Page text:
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Pressure Urticaria Differential Diagnoses

  • Author: Sarah Beggs; Chief Editor: Dirk M Elston, MD  more...
 
Updated: Sep 09, 2014
 
 

Diagnostic Considerations

The development of systemic signs of angioedema or urticaria, such as severe swelling and shortness of breath, may coexist with delayed pressure urticaria (DPU).

In addition to the conditions listed in the differential diagnosis, other problems to be considered include the following:

  • Delayed dermographism
  • Vibratory urticaria

Differential Diagnoses

 
 
Contributor Information and Disclosures
Author

Sarah Beggs George Washington University School of Medicine and Health Sciences

Disclosure: Nothing to disclose.

Coauthor(s)

Warren R Heymann, MD Head, Division of Dermatology, Professor, Department of Internal Medicine, Rutgers New Jersey Medical School

Warren R Heymann, MD is a member of the following medical societies: American Academy of Dermatology, American Society of Dermatopathology, Society for Investigative Dermatology

Disclosure: Nothing to disclose.

Niraj Butala, MD Resident Physician, Department of Dermatology, Cooper University Hospital

Niraj Butala, MD is a member of the following medical societies: American Academy of Dermatology, American College of Physicians, American Medical Association, American Society for Dermatologic Surgery

Disclosure: Nothing to disclose.

Chief Editor

Dirk M Elston, MD Professor and Chairman, Department of Dermatology and Dermatologic Surgery, Medical University of South Carolina College of Medicine

Dirk M Elston, MD is a member of the following medical societies: American Academy of Dermatology

Disclosure: Nothing to disclose.

Acknowledgements

Daniel J Hogan, MD Clinical Professor of Internal Medicine (Dermatology), Nova Southeastern University College of Osteopathic Medicine; Investigator, Hill Top Research, Florida Research Center

Daniel J Hogan, MD is a member of the following medical societies: Alpha Omega Alpha, American Academy of Dermatology, American Contact Dermatitis Society, and Canadian Dermatology Association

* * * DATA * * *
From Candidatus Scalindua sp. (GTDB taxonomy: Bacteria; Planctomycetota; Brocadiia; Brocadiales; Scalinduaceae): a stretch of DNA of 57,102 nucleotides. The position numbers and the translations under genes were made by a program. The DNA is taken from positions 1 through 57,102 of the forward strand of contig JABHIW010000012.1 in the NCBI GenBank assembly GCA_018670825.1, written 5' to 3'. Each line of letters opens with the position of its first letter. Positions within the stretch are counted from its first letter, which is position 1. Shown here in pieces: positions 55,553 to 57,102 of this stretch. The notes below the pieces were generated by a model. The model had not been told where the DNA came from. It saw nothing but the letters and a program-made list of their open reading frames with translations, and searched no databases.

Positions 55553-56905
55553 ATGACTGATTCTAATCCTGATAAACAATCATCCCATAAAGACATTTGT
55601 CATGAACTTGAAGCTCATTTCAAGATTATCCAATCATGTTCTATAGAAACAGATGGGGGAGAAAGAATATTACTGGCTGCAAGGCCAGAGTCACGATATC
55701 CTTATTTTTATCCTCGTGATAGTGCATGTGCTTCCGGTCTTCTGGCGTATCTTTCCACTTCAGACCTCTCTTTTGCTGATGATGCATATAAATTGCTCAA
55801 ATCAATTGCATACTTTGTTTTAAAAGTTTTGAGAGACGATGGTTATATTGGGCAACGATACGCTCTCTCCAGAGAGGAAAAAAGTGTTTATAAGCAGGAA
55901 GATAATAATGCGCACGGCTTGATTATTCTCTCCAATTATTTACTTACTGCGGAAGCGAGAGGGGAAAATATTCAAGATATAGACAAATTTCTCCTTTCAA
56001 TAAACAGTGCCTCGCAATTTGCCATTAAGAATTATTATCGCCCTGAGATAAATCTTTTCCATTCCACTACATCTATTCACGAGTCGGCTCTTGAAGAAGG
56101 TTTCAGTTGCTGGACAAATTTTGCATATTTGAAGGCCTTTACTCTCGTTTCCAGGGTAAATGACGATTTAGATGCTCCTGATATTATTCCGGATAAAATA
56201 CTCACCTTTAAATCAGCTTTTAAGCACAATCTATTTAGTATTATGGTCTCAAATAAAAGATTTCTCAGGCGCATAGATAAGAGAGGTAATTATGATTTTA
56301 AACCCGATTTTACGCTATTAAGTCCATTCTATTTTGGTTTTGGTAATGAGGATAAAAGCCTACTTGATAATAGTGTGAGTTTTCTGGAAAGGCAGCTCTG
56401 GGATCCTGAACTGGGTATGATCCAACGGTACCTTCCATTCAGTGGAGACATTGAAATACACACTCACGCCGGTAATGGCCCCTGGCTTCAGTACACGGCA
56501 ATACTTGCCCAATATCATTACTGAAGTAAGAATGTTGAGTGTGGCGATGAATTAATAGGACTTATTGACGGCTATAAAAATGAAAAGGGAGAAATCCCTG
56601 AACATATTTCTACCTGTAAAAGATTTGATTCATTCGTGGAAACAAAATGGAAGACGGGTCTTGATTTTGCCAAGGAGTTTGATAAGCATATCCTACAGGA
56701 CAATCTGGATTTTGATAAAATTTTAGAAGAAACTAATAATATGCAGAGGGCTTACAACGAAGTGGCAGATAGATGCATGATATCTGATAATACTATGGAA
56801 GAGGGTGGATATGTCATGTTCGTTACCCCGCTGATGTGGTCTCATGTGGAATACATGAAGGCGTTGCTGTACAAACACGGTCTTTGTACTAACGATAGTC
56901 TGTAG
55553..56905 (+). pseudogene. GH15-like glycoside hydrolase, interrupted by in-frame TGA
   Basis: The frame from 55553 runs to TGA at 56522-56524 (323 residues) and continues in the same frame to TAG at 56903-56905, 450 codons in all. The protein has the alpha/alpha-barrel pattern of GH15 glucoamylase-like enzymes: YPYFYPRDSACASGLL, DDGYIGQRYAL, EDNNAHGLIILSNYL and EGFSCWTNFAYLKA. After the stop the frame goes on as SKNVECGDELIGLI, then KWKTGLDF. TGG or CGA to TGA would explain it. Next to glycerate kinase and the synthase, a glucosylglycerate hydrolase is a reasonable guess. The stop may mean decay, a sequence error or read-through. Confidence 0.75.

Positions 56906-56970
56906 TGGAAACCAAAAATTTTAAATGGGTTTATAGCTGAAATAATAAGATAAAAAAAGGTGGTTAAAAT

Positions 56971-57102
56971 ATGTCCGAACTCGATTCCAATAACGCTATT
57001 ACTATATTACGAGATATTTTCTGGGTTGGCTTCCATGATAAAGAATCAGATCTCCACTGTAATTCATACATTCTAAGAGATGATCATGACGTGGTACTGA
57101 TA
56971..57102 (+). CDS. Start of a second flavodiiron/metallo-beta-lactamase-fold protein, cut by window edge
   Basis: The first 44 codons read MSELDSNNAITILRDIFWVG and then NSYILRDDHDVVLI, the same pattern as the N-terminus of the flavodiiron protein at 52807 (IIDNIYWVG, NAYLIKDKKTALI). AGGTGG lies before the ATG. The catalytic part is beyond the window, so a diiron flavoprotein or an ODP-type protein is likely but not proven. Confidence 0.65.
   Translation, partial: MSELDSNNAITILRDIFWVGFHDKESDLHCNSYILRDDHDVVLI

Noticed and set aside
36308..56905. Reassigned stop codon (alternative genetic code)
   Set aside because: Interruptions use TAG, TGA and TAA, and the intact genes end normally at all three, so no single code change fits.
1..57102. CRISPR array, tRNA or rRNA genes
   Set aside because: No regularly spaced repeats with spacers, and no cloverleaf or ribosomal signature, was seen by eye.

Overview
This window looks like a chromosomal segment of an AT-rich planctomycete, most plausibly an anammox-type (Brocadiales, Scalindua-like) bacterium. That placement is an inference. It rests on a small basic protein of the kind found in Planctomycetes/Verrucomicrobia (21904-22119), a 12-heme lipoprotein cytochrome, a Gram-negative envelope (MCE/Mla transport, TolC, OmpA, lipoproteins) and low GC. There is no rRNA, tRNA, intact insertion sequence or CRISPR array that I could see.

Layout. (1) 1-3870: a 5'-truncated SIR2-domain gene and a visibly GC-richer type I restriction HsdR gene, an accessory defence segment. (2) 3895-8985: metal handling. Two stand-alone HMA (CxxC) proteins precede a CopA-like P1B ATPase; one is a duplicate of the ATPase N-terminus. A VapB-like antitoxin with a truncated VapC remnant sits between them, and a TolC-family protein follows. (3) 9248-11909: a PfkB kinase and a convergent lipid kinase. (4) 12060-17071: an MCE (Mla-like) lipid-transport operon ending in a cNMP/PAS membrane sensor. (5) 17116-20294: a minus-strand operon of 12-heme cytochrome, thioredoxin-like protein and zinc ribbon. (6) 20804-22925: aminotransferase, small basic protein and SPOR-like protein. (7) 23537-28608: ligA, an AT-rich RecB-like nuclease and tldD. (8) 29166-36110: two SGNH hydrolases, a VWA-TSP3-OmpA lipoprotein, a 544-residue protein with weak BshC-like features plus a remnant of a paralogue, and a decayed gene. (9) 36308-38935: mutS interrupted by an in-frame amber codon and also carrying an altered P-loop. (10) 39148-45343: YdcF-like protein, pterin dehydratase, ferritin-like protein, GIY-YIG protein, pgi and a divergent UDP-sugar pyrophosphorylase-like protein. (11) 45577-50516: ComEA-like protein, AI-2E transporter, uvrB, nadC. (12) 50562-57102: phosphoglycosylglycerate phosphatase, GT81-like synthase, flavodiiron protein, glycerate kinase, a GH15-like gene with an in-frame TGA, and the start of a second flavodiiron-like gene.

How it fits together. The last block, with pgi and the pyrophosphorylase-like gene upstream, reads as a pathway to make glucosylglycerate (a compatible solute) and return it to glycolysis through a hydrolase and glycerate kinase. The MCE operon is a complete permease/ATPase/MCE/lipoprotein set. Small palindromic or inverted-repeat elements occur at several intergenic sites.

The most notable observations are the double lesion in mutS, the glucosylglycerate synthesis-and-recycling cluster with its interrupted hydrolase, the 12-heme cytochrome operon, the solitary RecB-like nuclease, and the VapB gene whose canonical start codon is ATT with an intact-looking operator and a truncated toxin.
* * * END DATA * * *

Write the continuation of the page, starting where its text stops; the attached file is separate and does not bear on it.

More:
Disclosure: Nothing to disclose.

Jeffrey Meffert, MD Assistant Clinical Professor of Dermatology, University of Texas School of Medicine at San Antonio

Jeffrey Meffert, MD is a member of the following medical societies: American Academy of Dermatology, American Medical Association, Association of Military Dermatologists, and Texas Dermatological Society

Disclosure: Nothing to disclose.

Michael J Wells, MD Associate Professor, Department of Dermatology, Texas Tech University Health Sciences Center, Paul L Foster School of Medicine

Michael J Wells, MD is a member of the following medical societies: Alpha Omega Alpha, American Academy of Dermatology, American Medical Association, and Texas Medical Association

Disclosure: Nothing to disclose.

Joslyn S Kirby, MD Assistant Professor, Department of Dermatology, Milton S Hershey Penn State Medical Center

Joslyn S Kirby, MD is a member of the following medical societies: American Academy of Dermatology, International Society for Cutaneous Lymphomas, Pennsylvania Academy of Dermatology, and Women's Dermatologic Society

Disclosure: Nothing to disclose.

Ellen J Kim, MD Assistant Professor, Department of Dermatology, University of Pennsylvania School of Medicine, Hospital of the University of Pennsylvania

Ellen J Kim, MD is a member of the following medical societies: Alpha Omega Alpha, American Academy of Dermatology, Dermatology Foundation, Medical Dermatology Society, and Phi Beta Kappa

Disclosure: Nothing to disclose.

Robin M Levin, MD Staff Physician, Assistant Professor, Department of Family Medicine, Division of Dermatology, Kennedy Hospital at Stratford

Robin M Levin, MD is a member of the following medical societies: American Academy of Dermatology

Disclosure: Nothing to disclose.

References
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Table. Assessment Tool for Scoring Severity of Disease*
Score Wheals Pruritus
0NoneNone
1Mild (< 20 wheals/24 h)Mild
2Moderate (21-50 wheals/24 h)Moderate
3Intense (>50 wheals/24 h) or large confluent areasIntense
*Score = wheal score (0-3) + pruritus score (0-3); thus, the overall score for severity ranges from 0 to 6.
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